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GM ceases Venezuela operations after government seizes plant

The Detroit-based automaker said it ‘strongly rejects the arbitrary measures taken by the authorities and will vigorously take all legal actions’

Gulf News

Southfield, Michigan

General Motors Co. shut operations in Venezuela after authorities seized the automaker’s plant and took its vehicles in the first nationalisation of a major company’s facilities in the country in more than two years.

GM’s factory was “unexpectedly taken by the public authorities, preventing normal operations,” according to an emailed statement. The Detroit-based automaker said it “strongly rejects the arbitrary measures taken by the authorities and will vigorously take all legal actions, within and outside of Venezuela, to defend its rights.”

The plant shutdown took place as protesters floodedthe capital city of Caracas in the biggest show of opposition to President Nicolas Maduro’s government in months. The auto industry has collapsed, with sales plunging 92 per cent in March, as a shortage of dollars has pushed new car prices beyond the means of all but the wealthiest Venezuelans.

Venezuela is experiencing the worst recession in decades, with gross domestic product plummeting 10 per cent in 2016, according to the International Monetary Fund. Revenue from oil, which accounts for 95 per cent of foreign-currency earnings, has tumbled along with prices. With the country short on cash for imports, citizens wait in long lines to find scarce household items.

Clorox Co. halted operations in Venezuela in September 2014 after inflation and government-mandated price freezes made business unprofitable for the seller of products ranging from bleach to salad dressing. Maduro’s government took over and reopened the Clorox sites.

GM’s costs

GM plans to pay separation benefits to the workers according to Venezuelan law, the company said. The automaker employs 2,678 workers and has 79 dealers in the country with more than 3,900 workers.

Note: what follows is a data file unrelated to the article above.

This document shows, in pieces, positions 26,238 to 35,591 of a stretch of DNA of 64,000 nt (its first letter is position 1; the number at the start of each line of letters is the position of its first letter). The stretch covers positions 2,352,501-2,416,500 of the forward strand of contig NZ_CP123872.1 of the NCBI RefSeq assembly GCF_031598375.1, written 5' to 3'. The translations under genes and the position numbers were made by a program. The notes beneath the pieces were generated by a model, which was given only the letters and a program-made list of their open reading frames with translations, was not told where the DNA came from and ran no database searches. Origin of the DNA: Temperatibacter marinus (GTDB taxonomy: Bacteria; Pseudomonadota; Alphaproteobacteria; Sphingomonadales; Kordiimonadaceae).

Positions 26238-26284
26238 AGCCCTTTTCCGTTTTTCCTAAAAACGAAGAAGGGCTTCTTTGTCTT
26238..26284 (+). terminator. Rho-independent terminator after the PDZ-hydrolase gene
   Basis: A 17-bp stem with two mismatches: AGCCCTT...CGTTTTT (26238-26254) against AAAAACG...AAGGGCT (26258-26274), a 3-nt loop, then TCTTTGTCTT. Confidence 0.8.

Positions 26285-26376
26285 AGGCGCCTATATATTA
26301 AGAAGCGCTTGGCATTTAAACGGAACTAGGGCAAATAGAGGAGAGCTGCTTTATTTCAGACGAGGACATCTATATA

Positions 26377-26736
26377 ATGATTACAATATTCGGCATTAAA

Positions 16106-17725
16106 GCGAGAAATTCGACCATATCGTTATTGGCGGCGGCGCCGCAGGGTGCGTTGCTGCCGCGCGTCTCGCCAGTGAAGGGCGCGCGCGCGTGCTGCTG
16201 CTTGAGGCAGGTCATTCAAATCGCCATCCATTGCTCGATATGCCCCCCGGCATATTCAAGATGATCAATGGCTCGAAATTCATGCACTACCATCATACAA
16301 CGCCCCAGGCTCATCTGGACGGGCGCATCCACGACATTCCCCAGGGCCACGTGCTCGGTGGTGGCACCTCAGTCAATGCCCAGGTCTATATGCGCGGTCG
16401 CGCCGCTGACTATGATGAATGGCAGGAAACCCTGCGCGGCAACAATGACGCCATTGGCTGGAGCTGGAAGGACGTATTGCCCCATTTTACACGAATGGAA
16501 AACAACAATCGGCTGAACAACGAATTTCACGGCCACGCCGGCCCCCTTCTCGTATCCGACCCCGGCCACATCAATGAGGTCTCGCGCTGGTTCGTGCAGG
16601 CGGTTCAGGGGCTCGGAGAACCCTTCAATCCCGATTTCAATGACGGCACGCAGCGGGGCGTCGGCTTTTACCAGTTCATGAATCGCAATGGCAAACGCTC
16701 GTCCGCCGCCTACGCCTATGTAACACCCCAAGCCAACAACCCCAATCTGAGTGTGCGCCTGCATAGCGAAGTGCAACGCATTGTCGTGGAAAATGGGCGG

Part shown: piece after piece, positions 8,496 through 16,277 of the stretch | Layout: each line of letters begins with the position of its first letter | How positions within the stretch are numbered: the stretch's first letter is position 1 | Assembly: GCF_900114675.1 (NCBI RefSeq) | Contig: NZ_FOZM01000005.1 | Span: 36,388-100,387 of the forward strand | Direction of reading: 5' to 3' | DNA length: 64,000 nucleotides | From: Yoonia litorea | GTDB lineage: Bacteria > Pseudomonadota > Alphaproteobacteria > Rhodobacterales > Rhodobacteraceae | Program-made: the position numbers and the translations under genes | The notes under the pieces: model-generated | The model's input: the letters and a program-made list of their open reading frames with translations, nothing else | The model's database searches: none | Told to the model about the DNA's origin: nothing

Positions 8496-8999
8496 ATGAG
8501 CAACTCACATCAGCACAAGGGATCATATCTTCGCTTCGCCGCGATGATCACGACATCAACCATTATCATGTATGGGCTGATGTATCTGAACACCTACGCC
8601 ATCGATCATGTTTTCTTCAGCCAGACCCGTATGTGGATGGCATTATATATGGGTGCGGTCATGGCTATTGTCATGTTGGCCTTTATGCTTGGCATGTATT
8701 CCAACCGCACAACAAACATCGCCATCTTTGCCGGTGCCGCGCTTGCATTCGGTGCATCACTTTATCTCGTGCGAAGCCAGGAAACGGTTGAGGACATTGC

Currency restrictions continue to plague automakers in Venezuela despite an agreement first reached with Ford Motor Co. in 2015 that allowed the automaker to sell some models in dollars. Under the deal, Venezuelans would pay dealers dollars for production materials imported from abroad and bolívares to cover the costs of assembling vehicles locally. The government followed suit last year with GM, Fiat Chrysler Automobiles NV and Toyota Motor Corp.

Operating in Venezuela has been a costly endeavour for years. GM reported charges of $720 million in 2015 and $419 million a year earlier related to currency devaluation and asset impairment in Venezuela.

GM said in its annual report filed in February that it was closely monitoring the environment in Venezuela to assess whether changes meant it no longer maintained control of its local subsidiaries. If such a determination was made, the company said it could incur a charge of as much as $100 million.

Foreign companies operating in Venezuela have been beset by disruptionsstemming from goods shortages, strikes and police raids. Coca-Cola Co. halted production of sugar-sweetened beverages last year due to lack of raw materials, following disruptions to Kraft Heinz Co. and Clorox.

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